On the first day, the students were briefly introduced to Code Combat and the facilitators. They then created an introduction video using Flipgrid. Flipgrid is a video tool that allows teachers to post discussion topics/questions for students to respond using video. The students responded to the introduction questions and watched the videos of their peers. During the daily one-hour sessions, we began with questions from the previous day’s coding assignments, showed videos on STEM and coding, and then provided tips for the next coding assignment. Code Combat provides a teacher guide with instructions on how to guide students; however, we also provided students with additional tips from the facilitators. Students were also introduced to many STEM careers and, specifically, coding-related careers through videos.
As with our traditional program, we included challenges to keep the students engaged in the virtual program. The coding challenges were also helpful in the virtual environment as a motivation tool for students to complete projects. One of the challenges included completing the assigned task while using the least amount of code. In Cohort 1, a student beat the facilitator number of 35 lines of code with 5 lines of code. Then, students in Cohort 2 asked what the number of lines of code was to beat, and two students tied for the winning challenge; the winners had 3 lines of code. Just as with the traditional camp, we could see the excitement in the faces of the students when they shared their final product and looks of defeat combined with joy when their fellow student did not win the challenge. For the final challenge from Game Development 1, our sales representative joined the Zoom meeting and rated the games. He was even more excited than the students as he played each game and then provided individualized feedback to the students. Students were similarly excited to receive this individualized feedback about their creations. The top three students from each cohort received gift cards with their closing package. The closing package was mailed to each student and included a T-shirt, certificate, and any awards from the competition.
We added a T-shirt design competition to the virtual program because we felt our traditional coding camp shirt design did not represent these students and their experience. After all entries were submitted, the winning design was a compilation of several students’ designs (Figure 1).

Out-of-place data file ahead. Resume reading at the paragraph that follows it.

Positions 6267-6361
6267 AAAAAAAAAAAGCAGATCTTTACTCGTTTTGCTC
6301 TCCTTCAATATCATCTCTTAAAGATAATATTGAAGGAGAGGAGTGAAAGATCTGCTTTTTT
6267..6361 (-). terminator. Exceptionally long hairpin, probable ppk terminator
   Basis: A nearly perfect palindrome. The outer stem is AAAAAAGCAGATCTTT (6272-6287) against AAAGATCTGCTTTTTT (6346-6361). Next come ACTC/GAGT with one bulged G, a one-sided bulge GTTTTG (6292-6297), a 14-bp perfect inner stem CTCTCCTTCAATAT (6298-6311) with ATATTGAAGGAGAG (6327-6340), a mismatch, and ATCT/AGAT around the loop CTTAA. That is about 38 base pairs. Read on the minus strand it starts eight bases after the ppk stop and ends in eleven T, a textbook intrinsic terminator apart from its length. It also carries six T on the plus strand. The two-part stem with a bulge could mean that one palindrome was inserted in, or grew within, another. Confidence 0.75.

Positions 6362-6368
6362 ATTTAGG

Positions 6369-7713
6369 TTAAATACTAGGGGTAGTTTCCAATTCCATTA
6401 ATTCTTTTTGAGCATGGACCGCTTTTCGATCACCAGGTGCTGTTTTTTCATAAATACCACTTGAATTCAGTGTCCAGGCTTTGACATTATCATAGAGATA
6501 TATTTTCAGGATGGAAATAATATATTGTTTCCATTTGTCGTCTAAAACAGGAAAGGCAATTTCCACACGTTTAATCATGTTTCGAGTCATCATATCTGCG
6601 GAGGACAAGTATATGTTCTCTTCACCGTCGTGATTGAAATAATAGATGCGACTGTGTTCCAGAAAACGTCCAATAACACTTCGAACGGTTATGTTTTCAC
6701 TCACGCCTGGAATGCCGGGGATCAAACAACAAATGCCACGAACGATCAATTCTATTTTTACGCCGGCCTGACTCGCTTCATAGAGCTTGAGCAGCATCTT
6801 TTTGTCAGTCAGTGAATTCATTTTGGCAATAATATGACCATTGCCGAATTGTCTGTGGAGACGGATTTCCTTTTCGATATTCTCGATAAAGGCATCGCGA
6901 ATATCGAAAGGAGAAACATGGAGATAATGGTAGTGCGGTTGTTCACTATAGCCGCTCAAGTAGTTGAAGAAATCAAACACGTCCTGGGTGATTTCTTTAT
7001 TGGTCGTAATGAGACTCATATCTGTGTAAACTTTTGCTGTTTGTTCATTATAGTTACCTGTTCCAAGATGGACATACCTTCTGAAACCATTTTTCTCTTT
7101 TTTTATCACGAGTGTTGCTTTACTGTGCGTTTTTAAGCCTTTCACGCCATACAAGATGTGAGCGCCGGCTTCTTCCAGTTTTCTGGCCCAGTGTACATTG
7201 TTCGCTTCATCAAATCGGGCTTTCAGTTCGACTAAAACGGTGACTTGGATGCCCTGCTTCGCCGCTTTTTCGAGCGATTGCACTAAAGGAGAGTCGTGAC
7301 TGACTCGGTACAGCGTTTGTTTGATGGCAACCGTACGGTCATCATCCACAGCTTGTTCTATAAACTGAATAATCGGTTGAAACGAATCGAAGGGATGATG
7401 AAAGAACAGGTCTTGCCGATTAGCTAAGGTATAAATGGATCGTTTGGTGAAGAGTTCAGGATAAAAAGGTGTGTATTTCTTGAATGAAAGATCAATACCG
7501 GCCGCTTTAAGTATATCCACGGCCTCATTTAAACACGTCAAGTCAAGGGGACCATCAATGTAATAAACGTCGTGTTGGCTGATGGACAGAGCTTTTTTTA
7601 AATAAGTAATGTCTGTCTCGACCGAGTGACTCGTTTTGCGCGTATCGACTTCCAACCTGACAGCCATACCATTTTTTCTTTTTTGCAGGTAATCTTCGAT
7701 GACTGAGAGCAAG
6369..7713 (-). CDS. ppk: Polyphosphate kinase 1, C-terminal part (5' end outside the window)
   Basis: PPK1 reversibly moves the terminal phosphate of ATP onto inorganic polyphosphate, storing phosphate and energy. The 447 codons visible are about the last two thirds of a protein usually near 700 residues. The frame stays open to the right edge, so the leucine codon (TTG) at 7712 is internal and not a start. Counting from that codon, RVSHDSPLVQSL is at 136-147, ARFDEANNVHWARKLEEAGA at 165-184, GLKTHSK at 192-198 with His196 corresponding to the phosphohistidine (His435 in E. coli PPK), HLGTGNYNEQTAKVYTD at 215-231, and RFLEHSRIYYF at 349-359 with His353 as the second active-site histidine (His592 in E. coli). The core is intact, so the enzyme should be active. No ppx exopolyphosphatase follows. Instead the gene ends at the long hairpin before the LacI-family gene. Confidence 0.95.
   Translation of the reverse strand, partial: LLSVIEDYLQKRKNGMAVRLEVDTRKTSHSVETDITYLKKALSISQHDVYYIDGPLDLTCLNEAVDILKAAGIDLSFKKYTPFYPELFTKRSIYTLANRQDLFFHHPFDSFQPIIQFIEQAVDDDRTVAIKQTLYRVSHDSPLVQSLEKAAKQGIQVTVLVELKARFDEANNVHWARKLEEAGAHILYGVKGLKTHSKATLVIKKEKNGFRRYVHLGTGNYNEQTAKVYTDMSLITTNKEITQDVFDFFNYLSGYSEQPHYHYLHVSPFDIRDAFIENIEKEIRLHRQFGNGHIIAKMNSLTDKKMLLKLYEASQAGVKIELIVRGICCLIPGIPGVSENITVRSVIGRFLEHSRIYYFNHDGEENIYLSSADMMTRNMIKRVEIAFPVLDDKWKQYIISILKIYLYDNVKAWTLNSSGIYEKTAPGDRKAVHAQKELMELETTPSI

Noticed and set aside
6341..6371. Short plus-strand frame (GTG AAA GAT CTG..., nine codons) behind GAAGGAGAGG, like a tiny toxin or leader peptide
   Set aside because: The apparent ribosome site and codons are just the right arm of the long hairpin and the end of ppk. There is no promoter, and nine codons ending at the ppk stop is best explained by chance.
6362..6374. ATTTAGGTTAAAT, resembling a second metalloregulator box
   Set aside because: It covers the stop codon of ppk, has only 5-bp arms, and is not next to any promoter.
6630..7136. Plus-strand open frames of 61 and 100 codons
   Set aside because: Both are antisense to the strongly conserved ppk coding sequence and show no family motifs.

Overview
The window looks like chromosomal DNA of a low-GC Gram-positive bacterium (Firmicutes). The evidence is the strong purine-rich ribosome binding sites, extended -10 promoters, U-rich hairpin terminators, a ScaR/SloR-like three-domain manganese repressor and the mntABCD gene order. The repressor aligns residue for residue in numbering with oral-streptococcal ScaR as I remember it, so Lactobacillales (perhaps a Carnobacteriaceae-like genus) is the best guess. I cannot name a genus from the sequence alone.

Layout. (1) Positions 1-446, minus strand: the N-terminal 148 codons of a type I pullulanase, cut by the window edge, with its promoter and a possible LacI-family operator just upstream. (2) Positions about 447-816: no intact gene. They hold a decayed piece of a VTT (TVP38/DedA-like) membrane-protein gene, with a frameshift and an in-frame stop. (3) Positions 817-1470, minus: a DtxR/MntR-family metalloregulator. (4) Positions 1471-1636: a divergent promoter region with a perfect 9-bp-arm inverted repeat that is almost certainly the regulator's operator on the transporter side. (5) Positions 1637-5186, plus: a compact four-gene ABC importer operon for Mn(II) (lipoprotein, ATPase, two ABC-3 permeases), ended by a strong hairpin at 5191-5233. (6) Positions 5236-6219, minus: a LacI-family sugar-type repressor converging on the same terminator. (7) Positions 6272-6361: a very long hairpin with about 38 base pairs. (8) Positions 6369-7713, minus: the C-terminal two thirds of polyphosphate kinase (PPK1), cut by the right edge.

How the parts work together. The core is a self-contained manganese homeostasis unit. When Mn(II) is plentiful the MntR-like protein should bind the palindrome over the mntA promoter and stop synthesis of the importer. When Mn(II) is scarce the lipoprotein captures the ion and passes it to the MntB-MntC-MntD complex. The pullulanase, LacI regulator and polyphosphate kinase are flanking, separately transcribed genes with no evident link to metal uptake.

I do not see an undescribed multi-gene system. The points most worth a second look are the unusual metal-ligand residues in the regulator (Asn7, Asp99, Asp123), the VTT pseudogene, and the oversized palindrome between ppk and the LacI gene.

In the traditional program, students completed a pretest for each course (English, Math, Robotics) to determine content knowledge and overall STEM interest. These students also completed weekly evaluations of the guest speakers, courses, and field trips. In the virtual program, we also required students to complete a pretest on content knowledge and coding interest. For both programs, students shared in a final survey their overall opinion of the camp, including Likert-scale ratings of various camp components and open-ended questions to share suggestions/recommendations and improvements. We review the survey data weekly and at the end of the program to make improvements (such as modifying or replacing activities, field trips, or guest speakers) for the next offering.
With the evaluation, we asked students a few questions in both the traditional setting and the virtual setting:
Both traditional and virtual setting responses to question 1 were overwhelming that, yes, they would recommend the camp to others. For question 2, traditional setting suggestions included comments about more recreation time and more hands-on activities. In the virtual camp, students did not have much to say in response to question 2. Most said it was fine—no changes. One student requested more game design activities, and another requested to extend the time of the camp. For question 3, the virtual students were quite vocal. There were quite a few comments about how they enjoyed the experience (e.g., “I liked it. I got to meet coders that I’ll probably be working with in the future.” “For my first camp that is online via zoom it’s pretty good with interactive instructors.” “I liked it a lot and would do it again!”).
Even after facilitating summer programs for more than 10 years, there are still lessons to be learned; this was especially true for the virtual summer camp. The virtual camp provided clear direction on what we needed to change for both environments.
Timing. In the traditional camp, timing was sometimes a challenge for students because their schedules were so busy, as is typical with teenagers. Parents wanted them to participate in our program, and also in other extracurricular school and community offerings. For this reason, we had been considering developing curriculum for two unique and consecutive two-week programs, allowing students to enroll in either one or both options. For the virtual camp, parents selected the best time for their student.
Funding. Funding drives your program. It is also necessary to eliminate financial barriers to participation; fairly compensate staff; and provide amazing, purposeful activities. The challenge of funding is not isolated to traditional, in-person camps; even with virtual camps, you must consider the cost of kits and other tools students may need to participate at home.
Planning and Implementation. Virtual camps are not easier! Virtual camps take just as much time to plan and implement, perhaps even more. It is not as easy to make on-the-go modifications as issues arise. Multiple facilitators may be needed for concurrent sessions as well.